We should stop lamenting how other professions repackage our methods, and start doing it ourselves properly, to better engage the broader data science community and beyond. This is not an easy task, because most of us are not trained to appreciate the important roles of branding and marketing in scholarly products and dissemination, especially in an era of progressively shorter attention spans.

Xiao-Li Meng has been enlightened by David Hand’s “Dark Data”

I am therefore particularly excited about my fellow columnist David Hand’s (yet another) new book, Dark Data. Right away, without reading any text, you can tell that this is a book about data we cannot see but matter. Indeed, David was inspired by dark matter: “Since we can’t see this extra mass, it has been called dark matter. And it can be significant (I almost said ‘it can matter’).” The first time I saw the title, my immediate reaction was to kick myself for being so incomplete – how could I have never thought about such a catchy and apt term, especially given my years of messing with missing data, non-responses, and latent variables, all forms of dark data???

I calmed my statistical ego down (sadly) by comforting myself with the thought that, “Well, this must be another CS term.” I googled and found the term indeed has been used in the CS community, but it was used exchangeably with “dusty data.” Hats off once more to my CS friends, for “dusty data” is another clever and vivid term, which describes data that are never processed or analyzed, effectively making their collection an expensive process for gathering dust.

However, “dark” and “dusty” are not exchangeable, semantically or visually. David’s use of “dark data” is much more appropriate and comprehensive, despite his emphasis that his list of types of dark data is necessarily incomplete. David discusses 15 types of dark data, and why and in what ways they matter. He shows that they must be dealt with even if they are invisible (especially to untrained eyes). In David’s taxonomy and notation, the various forms and conditions of dark data are as follows:

DD-Type 1: Data We Know Are Missing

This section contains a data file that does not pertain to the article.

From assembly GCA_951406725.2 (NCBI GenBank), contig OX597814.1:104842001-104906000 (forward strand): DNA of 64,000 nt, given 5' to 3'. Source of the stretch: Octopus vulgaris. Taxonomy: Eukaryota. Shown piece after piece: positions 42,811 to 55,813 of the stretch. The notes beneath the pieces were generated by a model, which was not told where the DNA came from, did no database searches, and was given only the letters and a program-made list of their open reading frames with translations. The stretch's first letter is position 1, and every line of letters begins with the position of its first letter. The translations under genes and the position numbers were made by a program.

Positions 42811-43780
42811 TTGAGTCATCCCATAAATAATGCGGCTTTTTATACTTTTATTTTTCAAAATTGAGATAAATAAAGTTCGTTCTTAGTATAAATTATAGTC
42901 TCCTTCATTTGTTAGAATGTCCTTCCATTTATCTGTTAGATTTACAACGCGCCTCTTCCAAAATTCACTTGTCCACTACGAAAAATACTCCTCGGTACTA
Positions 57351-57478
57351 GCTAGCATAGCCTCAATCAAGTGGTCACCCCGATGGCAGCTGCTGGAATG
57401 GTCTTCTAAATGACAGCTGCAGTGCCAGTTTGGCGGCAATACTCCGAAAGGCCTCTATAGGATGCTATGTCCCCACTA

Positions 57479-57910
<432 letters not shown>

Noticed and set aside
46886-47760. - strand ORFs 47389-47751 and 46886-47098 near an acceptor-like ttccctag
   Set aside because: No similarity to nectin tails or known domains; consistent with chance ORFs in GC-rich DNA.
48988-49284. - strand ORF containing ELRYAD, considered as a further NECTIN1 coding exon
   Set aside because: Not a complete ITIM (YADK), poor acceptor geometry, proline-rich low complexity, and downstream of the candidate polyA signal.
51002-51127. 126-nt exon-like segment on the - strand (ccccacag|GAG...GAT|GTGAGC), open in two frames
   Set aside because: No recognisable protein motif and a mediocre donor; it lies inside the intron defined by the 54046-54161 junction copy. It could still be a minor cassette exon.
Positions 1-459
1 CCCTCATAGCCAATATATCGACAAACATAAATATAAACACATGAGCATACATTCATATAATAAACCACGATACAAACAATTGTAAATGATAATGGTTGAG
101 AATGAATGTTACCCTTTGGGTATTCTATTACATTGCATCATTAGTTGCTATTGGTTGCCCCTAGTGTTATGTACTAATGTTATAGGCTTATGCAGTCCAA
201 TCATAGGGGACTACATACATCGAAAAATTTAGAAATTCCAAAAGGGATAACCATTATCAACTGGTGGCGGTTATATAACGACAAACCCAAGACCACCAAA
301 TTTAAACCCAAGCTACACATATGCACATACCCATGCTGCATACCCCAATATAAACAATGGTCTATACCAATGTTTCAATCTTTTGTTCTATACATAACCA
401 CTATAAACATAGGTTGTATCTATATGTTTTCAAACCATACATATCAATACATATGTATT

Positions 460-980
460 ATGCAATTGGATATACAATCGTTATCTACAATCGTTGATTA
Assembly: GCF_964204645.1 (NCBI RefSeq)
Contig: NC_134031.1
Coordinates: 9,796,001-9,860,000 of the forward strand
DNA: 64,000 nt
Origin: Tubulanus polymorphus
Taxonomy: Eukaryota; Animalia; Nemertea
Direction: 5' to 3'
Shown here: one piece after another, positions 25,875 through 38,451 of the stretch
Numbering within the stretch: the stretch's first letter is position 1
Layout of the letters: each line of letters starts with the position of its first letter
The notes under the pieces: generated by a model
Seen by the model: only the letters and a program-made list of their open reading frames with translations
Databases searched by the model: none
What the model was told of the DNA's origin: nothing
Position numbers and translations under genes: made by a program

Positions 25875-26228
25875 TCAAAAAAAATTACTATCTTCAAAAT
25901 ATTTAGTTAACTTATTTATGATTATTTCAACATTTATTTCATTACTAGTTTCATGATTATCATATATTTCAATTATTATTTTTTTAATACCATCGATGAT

DD-Type 2: Data We Don’t Know Are Missing

DD-Type 3: Choosing Just Some Cases

DD-Type 4: Self-Selection

DD-Type 5: Missing What Matters

DD-Type 6: Data Which Might Have Been

DD-Type 7: Changes with Time

DD-Type 8: Definitions of Data

DD-Type 9: Summaries of Data

DD-Type 10: Measurement Error and Uncertainty

DD-Type 11: Feedback and Gaming

DD-Type 12: Information Asymmetry

DD-Type 13: Intentionally Darkened Data

DD-Type 14: Fabricated and Synthetic Data

DD-Type 15: Extrapolating Beyond Your Data

Because I initially thought that David’s notion of “dark data” only covers the kind of missing observations or incomplete data to which statisticians commonly refer, I didn’t fully appreciate some items on this list, for example, Type 11 or 12, on their own. I wouldn’t be surprised if the list generates a similar feeling for you. But this is why you need to read the book, and be convinced by David’s reasoning and his examples of cases in which unseen or unreported data play a critical and sometimes even a fatal role. You are likely to walk away with the feeling that the term dark data is indeed a very effective one to arouse both curiosity and suspicion, mixed with happiness that finally a great term was coined by a statistician—and sadness that the statistician is not you.

Oh, whereas I probably don’t want to be re-labelled as a Dark Data Scientist, I’m enlightened by David’s dark data, and believe my years of imputation practice can shed some light on the dark matter revealed in David’s book.

And I am sure you can too, unless, of course, you prefer to be a dusty (dark?) statistician…